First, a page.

Note: This post is part of our Real Estate Series on selling your house with video. View earlier posts here and here.
To achieve a polished and professional-looking video tour of your home, lighting is one of the most important elements to get right. The quality of lighting will also have a major visual impact on how attractive—and large or small—your house looks on camera. As a general rule, dark spaces appear smaller, and bright spaces appear larger. But you also don’t want the lighting to be too bright or too harsh. Here are some simple tips for getting the lighting right.
1. Avoid blue-tinted lights at all cost
Fluorescent lights and many LED lights have a blue tint due to their color temperature, which tends to make things look hard and cold versus soft and inviting. If you have fluorescent or LED lights in your home (many energy-saving varieties will fall into this category), turn these off while filming, and rely as much as possible on warm-white and natural lighting. It can be as simple as swapping out some bulbs for the duration of the shoot. You can also use lens filters, or cover “cold” lights with diffusers to warm them up depending on the gear you are using.
2. Natural light is best
Natural light tends to give the best effect for showcasing a home. Open the curtains, or let rich natural light filter through light-colored thin curtains to get a soft glow. Most prospective homebuyers want to see bright and sunny rooms, so this can be a great way to capture that. Try filming at different times of the day to capture different levels of sunlight to see what looks best in different rooms.
If the natural light in a room is overpowering, you can use white paper or thin curtains to diffuse bright light from a window. If you are unable to capture the best features of a room due to an overwhelming light source, such as substantial glare or backlighting, try blocking certain sources of it entirely, and lighting the space with lamps and other types of artificial lights.
4. Film with the light source at your back
Facing a direct light is going to give anything in the room a silhouetted look, and details won’t be clear. Instead, film with the light at your back. There might be instances where you can get an artistic effect by facing more directly into a light source, as long as the light isn’t glaring directly into the lens. Play around with different angles to see what works for your home’s style and layout.
5. Take it outside
Natural light can be an amazing resource, so film the outside of your house using the sun as a backlight. If it’s too bright, use lens filters to eliminate reflections and glare. If your camera doesn’t support lens filter attachments, wait until the “golden hour” (see below) to film the outside of the house.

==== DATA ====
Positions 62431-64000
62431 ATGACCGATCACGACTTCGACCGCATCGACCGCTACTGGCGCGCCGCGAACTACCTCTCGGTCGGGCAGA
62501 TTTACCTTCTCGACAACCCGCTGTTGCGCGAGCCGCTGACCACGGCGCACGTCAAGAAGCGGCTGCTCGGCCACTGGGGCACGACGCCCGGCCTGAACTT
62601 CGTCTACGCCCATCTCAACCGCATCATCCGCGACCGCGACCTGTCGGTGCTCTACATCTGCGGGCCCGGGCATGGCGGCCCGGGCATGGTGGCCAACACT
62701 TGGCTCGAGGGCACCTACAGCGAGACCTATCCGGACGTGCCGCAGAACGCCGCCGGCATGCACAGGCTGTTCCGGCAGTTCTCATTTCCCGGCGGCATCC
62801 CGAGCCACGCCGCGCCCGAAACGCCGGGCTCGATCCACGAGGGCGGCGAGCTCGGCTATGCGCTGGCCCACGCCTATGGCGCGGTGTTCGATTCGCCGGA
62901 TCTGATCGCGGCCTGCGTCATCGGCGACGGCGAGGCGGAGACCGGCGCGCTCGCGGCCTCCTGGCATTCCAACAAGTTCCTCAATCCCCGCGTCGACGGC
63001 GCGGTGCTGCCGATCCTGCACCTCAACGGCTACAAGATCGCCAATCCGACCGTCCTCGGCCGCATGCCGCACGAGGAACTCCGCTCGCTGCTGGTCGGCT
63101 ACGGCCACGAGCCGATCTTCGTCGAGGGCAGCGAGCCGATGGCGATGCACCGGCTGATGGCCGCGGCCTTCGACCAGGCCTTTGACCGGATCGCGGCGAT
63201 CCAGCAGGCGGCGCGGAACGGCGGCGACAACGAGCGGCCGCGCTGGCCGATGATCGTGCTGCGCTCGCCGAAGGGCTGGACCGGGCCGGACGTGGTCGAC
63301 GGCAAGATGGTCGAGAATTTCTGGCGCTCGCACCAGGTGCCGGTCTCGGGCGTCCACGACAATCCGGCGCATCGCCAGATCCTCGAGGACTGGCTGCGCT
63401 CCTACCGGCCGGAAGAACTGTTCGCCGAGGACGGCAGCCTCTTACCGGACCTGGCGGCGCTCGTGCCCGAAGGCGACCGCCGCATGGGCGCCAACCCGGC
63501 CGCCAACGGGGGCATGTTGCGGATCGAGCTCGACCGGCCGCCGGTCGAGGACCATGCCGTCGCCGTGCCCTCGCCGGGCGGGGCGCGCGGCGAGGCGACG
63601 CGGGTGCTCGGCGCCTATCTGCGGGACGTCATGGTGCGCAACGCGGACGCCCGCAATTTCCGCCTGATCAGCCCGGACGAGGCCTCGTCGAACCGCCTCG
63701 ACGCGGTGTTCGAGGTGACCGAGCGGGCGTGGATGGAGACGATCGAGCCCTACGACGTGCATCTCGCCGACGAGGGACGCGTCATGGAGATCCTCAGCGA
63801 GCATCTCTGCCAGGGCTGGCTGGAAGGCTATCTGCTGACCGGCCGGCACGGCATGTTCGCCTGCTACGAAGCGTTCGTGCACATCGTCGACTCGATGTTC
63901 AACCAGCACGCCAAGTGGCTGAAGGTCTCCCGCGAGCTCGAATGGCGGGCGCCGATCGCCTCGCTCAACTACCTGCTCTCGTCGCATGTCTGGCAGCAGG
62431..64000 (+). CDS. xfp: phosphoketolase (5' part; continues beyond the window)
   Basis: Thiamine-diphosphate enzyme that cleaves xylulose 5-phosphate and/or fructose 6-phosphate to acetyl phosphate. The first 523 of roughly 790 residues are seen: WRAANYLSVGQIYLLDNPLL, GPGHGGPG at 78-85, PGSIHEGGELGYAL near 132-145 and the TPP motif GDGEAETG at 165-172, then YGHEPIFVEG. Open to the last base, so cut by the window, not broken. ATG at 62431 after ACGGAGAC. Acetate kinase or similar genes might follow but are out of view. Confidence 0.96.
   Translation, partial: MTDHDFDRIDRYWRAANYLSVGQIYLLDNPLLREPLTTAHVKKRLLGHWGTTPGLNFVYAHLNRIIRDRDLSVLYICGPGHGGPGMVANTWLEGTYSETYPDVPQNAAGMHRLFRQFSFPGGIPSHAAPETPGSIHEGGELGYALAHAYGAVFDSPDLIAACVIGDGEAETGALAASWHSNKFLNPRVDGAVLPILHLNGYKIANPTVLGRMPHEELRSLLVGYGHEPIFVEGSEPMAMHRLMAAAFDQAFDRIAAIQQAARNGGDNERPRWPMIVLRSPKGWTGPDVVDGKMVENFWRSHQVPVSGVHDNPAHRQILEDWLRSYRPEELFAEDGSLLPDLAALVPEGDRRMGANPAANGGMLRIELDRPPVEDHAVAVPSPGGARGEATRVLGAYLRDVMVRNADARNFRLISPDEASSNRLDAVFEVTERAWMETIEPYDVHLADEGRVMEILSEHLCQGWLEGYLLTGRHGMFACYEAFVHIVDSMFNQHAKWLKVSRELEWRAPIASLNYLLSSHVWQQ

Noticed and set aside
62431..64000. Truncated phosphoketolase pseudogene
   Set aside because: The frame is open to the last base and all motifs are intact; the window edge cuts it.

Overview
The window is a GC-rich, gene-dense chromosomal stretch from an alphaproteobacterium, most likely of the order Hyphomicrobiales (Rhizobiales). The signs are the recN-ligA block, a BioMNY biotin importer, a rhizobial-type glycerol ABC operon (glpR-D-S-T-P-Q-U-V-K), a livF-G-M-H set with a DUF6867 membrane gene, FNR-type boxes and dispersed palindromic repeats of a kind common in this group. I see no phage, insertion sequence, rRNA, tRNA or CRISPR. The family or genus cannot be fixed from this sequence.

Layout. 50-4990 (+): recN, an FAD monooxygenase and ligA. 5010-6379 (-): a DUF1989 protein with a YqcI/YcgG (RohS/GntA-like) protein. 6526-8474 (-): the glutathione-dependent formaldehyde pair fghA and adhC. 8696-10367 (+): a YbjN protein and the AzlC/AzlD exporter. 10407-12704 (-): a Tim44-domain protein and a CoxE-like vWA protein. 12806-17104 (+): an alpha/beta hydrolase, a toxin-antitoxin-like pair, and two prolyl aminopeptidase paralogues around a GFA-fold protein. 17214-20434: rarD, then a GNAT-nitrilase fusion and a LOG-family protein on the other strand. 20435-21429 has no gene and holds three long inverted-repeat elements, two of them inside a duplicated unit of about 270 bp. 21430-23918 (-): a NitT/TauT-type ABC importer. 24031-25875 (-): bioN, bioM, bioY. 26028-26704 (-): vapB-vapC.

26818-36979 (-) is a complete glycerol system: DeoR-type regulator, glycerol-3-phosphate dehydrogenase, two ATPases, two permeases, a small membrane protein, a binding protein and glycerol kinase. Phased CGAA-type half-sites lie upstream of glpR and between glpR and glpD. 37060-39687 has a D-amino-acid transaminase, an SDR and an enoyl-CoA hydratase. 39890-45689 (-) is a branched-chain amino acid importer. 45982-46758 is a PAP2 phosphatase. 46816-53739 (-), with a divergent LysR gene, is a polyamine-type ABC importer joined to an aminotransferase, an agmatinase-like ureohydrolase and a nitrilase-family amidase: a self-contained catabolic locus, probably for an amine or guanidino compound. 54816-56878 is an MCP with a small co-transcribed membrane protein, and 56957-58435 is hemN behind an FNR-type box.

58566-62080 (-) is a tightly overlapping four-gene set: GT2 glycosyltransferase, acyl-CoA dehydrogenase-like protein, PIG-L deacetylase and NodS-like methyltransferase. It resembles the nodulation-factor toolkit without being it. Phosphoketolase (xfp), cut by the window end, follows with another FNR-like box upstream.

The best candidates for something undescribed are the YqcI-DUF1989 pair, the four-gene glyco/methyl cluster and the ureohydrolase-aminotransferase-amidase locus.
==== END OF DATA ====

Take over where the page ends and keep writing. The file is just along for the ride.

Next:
6. Use lamps
You can create dimension in a large space by lighting it with multiple lamps. For example, angling different lamps to illuminate back walls, doorways, stairways, different seating areas, or artwork can make a space seem more expansive. Using lights at varying distances from the camera at different levels of brightness can also make a room seem bigger. Soft lights typically work best – try to avoid creating harsh shadows.
7. Test it out
Once you have a strategy for each room in mind, carry out a test shoot at the time of day that you plan to do the real thing, and make sure the footage comes out well. Note any issues so you can obtain additional supplies as needed, like diffusers, curtains, bulbs, or filters, and be sure to check the weather for the day of the shoot.
8. Use the light you have
If you are facing a situation with insufficient light sources, you can use professional reflectors or even a white foam board to bounce light into shadowed corners of a room. Try placing them on the floor, angled against furniture, or clipped to a stand. This will help amplify the light in the room and make it brighter, while softening shadows.
9. Golden hour
For outdoor shots, or to get beautiful shots of a conservatory or sunroom, you can potentially use the “golden hours” of daylight, just before the sun goes down. For a more general overview of the basics of lighting for video, you can also have a look at this post.
10. Look out for flickering
Some types of lights on dimmer switches or with fluorescent bulbs flicker ever so subtly. Sometimes, the human eye can’t even detect it, but because cameras capture fewer frames per second, a subtle flicker can become problematic on camera. Avoid using dimmer switches, and use diffusers instead, and swap out any fluorescent bulbs for regular bulbs when filming.
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